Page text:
If you encounter “your idea” in a source...
Don’t pretend that you never encountered the source; but don’t panic either.
If it’s your major idea and you’re near the end of work on the paper, finish writing your argument as you have conceived it. Then look closely at the source in question: chances are that its idea isn't exactly the same as yours, that you have a slightly different emphasis or slant, or that you are considering somewhat different topics and evidence.
In this case, you can either mention and cite the source in the course of your argument (“my contention, like Ann Harrison’s, is that. . .” or “I share Ann Harrison’s view that...”), but stress the differences in your account, what you have noticed that Harrison hasn’t. Or you can go back and recast your argument slightly, to make it distinct from the source’s.
If the argument in the source really is the same as yours, and you are in the midst of a long paper, go to your instructor, who may be able to suggest a slightly different direction for your paper. If you aren’t writing a big paper, and haven’t time to recast, use a note of acknowledgment:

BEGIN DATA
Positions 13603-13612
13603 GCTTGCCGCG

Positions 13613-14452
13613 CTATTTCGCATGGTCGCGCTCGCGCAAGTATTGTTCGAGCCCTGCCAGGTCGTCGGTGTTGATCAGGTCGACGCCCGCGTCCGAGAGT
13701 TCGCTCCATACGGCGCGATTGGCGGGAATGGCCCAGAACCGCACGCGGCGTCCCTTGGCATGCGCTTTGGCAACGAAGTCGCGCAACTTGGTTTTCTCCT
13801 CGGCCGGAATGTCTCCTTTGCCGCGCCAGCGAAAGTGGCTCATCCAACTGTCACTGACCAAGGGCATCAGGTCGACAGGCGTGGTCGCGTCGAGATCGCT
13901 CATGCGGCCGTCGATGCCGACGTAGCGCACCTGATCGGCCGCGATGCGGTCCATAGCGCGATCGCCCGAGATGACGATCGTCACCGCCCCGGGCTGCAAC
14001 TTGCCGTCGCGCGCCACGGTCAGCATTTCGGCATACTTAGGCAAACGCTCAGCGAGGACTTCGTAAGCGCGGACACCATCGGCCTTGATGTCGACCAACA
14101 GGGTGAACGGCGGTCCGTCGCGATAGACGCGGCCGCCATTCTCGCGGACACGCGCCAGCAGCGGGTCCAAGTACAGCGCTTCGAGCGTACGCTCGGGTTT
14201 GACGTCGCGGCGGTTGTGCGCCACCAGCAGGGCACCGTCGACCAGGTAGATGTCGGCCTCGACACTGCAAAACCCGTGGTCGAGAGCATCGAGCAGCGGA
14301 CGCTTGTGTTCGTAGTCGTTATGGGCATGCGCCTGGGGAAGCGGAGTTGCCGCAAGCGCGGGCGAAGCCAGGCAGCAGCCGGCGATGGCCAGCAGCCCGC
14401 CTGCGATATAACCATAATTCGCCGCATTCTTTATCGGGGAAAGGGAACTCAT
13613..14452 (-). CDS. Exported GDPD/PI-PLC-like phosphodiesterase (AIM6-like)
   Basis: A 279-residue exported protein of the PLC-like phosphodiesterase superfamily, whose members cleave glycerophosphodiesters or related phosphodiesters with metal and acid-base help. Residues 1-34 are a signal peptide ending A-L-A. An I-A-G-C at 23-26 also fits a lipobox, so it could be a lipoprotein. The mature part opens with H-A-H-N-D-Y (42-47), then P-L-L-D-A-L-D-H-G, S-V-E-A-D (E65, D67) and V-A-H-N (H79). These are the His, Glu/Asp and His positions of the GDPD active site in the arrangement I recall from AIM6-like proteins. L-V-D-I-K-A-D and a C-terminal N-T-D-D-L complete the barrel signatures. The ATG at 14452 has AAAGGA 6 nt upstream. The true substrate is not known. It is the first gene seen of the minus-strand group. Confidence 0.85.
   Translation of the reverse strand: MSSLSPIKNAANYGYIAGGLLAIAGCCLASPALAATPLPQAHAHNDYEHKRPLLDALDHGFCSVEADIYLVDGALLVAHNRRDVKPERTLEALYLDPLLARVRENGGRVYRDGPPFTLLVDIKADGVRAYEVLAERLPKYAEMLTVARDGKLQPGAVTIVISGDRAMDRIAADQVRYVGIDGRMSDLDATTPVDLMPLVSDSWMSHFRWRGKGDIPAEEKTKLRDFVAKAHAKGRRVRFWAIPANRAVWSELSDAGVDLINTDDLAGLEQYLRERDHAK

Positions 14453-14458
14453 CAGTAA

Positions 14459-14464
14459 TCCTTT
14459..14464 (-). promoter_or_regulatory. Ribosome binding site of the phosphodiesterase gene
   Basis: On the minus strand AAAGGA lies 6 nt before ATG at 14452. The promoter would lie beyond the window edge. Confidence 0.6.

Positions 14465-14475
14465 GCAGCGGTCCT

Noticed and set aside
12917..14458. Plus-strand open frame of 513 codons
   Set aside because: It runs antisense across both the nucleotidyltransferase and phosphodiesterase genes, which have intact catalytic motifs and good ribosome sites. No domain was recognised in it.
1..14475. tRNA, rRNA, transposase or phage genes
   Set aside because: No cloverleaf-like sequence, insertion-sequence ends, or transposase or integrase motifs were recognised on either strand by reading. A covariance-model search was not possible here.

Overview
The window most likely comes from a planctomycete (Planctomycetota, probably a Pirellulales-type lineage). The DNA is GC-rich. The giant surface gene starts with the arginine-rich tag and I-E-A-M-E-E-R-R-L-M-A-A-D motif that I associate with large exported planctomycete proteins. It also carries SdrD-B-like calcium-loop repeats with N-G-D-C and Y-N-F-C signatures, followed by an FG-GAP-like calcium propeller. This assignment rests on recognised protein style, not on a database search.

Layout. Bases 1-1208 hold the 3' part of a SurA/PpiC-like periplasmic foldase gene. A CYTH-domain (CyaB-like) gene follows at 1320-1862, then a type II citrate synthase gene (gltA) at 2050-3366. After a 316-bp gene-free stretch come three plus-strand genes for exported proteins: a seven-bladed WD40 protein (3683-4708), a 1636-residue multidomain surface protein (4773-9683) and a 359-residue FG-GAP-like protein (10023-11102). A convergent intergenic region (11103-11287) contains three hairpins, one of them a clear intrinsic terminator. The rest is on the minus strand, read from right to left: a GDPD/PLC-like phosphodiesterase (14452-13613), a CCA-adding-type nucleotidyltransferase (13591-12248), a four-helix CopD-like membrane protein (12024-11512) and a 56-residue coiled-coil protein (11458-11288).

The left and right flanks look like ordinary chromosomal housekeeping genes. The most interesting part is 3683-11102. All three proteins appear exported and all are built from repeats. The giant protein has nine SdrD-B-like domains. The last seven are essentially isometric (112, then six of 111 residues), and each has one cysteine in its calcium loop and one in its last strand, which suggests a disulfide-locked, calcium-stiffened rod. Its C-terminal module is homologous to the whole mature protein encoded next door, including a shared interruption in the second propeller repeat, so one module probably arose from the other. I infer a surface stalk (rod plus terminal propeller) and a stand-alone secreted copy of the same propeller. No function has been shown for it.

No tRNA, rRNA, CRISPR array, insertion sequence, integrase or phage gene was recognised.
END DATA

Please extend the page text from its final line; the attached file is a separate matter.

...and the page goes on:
12. In the final stages of writing this paper I discovered Ann Harrison’s article “Echo and Her Medieval Sisters,” Centennial Review 26.4 (Fall 1982), 326–340, which comes to the same conclusion. See pp. 331–2.
Don’t try to use such a note to cover plagiarism. Your instructor will know from your paper whether you had your own, well-developed ideas before reading the source, and may ask you to produce your rough notes or drafts. (To be safe, always hold on to your notes and drafts until a paper has been returned.)
From: Gordon Harvey, Writing with Sources: A Guide for Students, 2nd ed. (Indianapolis and Cambridge: Hackett, 1998), 33.